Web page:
Diet is another factor to consider. If your child enjoys soda or other sugary snacks, a little extra fluoride may be necessary to combat the effects sugar can have on young teeth.

If you are still in doubt, be sure to ask your dentist at your next checkup. Your dentist will examine your child’s teeth and take into consideration environmental factors before making an informed decision about whether you should begin using fluoride toothpaste with your toddler.

Helping Kids Enjoy Healthy Dental Habits

September 13, 2022  |  by James Sampson  |  Blog
Helping Kids Enjoy Healthy Dental Habits

One of the most common phrases we hear our dental patients say is “I wish I would have taken better care of my teeth.” Helping kids enjoy healthier dental habits early on, will increase their chances of having a healthier smile.

Many instances we tell kids “brush and floss and don’t eat candy or you’re going to get cavities.”  Sometimes, it’s hard to help children, who understandably see the world with a “here and now” vision.

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Helping Kids Enjoy Healthy Dental Habits

As an effort to motivate children to take care of their teeth, you have to show through your own actions.  If you realize the importance of preventative care today, the long term positive effects will be evident later on.

So while it is very important to teach our children about prevention and the consequences of not doing so, it can be equally as important to supplement that with positive reinforcement to help them learn to enjoy the preventative dental measures themselves.

If we can teach our children to actually enjoy healthy habits at a young age, instead of just using scare tactics to avoid unhealthy habits, they will certainly have a more solid foundation for a lifetime of choosing a healthy path.

Helping Kids Enjoy Healthy Dental Habit tips:

  • Have an assortment of healthy and natural “treats” (carrot sticks, fruit pieces, etc) available.
  • Allow the child to be part of the decision making process.
  • Be a good role model in what your choices and habits are.
  • Use fun dental hygiene products! Tooth Tunes toothbrushes are an excellent example. It plays music when the brush touches the teeth. Having fun while brushing positively reinforces the habit, whether they understand the concept of prevention or not.

Teaching Our Kids About Good Oral Hygiene In Alabama

April 2, 2022  |  by James Sampson  |  News
Teaching our Kids About Good Oral Hygiene

As parents, we are constantly teaching our children. We teach our children their colors and numbers.  Oftentimes as parents we tend to forget how important it is, with teaching our kids about good oral hygiene in Alabama.

Good healthy dental hygiene habits are about more than not having bad breath.  Good oral hygiene helps keep our children healthy and feeling more confident with their smiles.

Below are a few suggestions that you can teach your children about good oral hygiene.

  1. Make dental visits at your local dentist a part of your child’s lifestyle. Starting dental visits for your child at the earliest age recommended and continuing through out their formative years is a great way to start teaching your child about the importance of good oral hygiene. Regular dental visits starting from around the age of one start to become a habit, a natural part of a child’s life.  This continues once they reach adulthood.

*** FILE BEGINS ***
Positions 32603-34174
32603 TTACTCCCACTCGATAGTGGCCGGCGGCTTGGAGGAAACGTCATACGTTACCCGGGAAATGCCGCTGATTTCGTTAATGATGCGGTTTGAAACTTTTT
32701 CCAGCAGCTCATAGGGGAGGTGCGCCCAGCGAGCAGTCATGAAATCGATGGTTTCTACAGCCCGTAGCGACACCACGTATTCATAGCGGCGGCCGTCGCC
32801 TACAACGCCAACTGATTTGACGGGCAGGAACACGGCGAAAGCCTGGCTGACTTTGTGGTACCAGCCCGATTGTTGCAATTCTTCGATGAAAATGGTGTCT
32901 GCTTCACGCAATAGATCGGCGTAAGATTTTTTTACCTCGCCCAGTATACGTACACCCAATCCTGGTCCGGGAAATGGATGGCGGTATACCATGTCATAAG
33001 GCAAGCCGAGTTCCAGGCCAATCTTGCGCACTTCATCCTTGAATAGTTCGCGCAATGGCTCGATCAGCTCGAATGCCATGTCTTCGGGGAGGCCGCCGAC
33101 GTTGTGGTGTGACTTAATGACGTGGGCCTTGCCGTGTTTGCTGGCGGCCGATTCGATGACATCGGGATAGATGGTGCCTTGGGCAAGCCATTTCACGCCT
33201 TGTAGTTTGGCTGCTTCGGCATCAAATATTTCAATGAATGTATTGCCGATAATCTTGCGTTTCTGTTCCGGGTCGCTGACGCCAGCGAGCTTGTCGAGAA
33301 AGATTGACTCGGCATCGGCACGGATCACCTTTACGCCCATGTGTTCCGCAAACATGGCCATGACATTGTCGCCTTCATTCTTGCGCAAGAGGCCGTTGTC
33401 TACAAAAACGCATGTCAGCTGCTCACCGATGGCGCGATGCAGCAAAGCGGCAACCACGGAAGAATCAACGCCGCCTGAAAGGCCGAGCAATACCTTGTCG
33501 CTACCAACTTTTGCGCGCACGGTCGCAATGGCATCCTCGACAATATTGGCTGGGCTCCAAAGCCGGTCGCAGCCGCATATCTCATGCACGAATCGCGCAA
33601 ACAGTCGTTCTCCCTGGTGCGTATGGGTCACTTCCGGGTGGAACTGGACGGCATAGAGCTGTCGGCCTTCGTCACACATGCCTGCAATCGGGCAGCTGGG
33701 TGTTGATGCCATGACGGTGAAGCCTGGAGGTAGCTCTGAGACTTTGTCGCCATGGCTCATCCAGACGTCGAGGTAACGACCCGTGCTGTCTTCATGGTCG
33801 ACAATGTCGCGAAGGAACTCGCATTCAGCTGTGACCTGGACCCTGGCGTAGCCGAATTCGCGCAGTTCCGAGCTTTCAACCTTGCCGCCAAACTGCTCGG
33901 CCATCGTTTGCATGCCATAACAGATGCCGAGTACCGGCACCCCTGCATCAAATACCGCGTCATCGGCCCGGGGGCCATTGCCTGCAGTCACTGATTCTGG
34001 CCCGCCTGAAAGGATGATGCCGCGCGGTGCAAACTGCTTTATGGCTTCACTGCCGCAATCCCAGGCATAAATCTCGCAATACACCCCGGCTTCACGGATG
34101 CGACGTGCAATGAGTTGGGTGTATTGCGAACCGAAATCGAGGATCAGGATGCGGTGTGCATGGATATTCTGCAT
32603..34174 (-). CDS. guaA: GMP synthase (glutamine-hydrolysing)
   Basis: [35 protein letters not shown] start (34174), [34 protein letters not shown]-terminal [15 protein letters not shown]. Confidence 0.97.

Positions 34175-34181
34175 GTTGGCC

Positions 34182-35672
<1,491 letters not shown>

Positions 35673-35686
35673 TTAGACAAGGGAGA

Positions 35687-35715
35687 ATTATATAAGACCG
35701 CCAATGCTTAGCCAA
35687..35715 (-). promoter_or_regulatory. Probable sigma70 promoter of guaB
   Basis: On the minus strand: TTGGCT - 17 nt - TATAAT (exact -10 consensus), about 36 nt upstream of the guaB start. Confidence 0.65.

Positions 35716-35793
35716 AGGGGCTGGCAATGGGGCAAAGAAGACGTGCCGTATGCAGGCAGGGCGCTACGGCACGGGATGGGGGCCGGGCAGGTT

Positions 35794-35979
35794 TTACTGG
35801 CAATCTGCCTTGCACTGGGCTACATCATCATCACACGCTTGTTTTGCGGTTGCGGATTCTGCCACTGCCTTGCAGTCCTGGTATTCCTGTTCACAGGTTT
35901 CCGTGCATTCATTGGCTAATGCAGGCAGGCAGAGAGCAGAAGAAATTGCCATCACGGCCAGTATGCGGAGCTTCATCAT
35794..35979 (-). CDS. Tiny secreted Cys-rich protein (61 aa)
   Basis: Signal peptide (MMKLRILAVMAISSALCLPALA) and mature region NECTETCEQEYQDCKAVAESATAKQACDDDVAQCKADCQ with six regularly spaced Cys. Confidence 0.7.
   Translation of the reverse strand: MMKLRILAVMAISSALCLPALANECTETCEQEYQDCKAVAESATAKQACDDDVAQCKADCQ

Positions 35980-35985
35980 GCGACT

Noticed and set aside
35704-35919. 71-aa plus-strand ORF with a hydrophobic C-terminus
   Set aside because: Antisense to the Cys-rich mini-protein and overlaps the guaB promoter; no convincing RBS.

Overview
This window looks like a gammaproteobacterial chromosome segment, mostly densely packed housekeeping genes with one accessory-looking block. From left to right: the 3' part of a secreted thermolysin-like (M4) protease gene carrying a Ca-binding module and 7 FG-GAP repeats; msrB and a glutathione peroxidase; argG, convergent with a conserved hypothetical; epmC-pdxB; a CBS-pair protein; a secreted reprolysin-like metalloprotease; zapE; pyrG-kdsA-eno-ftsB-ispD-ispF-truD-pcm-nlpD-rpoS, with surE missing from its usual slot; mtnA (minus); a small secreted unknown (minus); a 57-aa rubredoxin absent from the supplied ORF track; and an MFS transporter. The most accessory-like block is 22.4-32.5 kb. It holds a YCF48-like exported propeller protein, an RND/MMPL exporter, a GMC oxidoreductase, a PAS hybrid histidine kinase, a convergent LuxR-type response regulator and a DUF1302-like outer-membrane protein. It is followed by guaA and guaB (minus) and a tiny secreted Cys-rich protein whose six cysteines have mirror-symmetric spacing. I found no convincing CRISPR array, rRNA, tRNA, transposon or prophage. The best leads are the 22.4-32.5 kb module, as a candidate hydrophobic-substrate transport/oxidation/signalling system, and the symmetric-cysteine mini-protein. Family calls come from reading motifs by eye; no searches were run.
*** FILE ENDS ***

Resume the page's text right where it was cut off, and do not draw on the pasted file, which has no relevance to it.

2. Make Brushing Your Child’s Teeth A Habit Before The First Tooth. You can begin making brushing your child’s teeth a habit even before they have teeth. Wiping their gums with a soft washcloth will help to remove milk build up.
  3. By serving your children raw vegetables and fresh fruits while they are young, you will be teaching them to enjoy these teeth healthy foods. You should also teach them to brush their teeth after meals and to brush their teeth after drinking sugared drinks and eating sugary foods.
  4. Teaching your child to floss at a young age is important to their oral hygiene.

Teaching Our Kids About Good Oral Hygiene In Alabama

Like everything in life, our children learn best by example. By practicing good oral habits, you will be sending the message to your children that good oral hygiene is important. If you put both your own oral hygiene and your child’s at the top of your priority list, your child will grow up understanding how important caring for their teeth and gums is and will be more likely to give oral hygiene the time and attention it needs.

 

Energy, Health, Smiles, & White Peach Tea

March 15, 2022  |  by James Sampson  |  Blog
Hoover Alabama Dental Clinic

Energy, Health, Smiles, & White Peach Tea.  Sodas, energy drinks, and coffee are being consumed in record-breaking numbers. Our society absolutely craves energy boosts to get us through our “lives on the go”. Let’s face it…most of us are addicted to caffeine and will consume it in one way or another at some point every day!

So here’s the question: Is there a way to obtain your caffeine fix that’s actually good for you?

Actually….Yes. Ever thought about a good cup ah’ tea?

Energy, Health, Smiles, & White Peach Tea

Tea typically contains more caffeine than a coke, but less than a brew of coffee. It is also sugar-free, unless you choose to add some. Tea has long been known to have many systemic health benefits including: decreasing your risk of heart disease, stroke, cancer, and boosting your immune system. More recently though, tea has been linked to GREATER ORAL HEALTH.

White tea is the least processed form of tea. Basically, the leaves are picked, dried, and that’s it. Because of this, it is the most antioxidant-rich tea there is, even more antioxidants than green tea. Recent research has found that consuming white tea can help prevent cavities and periodontal disease by suppressing the growth of cavity causing microbes and interfering with the bacteria’s ability to stick to teeth. People who drank a cup of tea or two between meals were found to have lower bacterial counts and less plaque than those who did not. A caffeine fix that promotes oral health….a dentist’s dream! The other great news is that white tea is not going to cause erosion of the teeth and unlike coffee and darker teas, white tea will cause minimal to no staining of those pearly whites.

There are many options for obtaining that small boost throughout your day. Consider replacing some of your other options with a nice cup of white tea. Not only will it give you a dose of caffeine, it will promote overall systemic and oral health.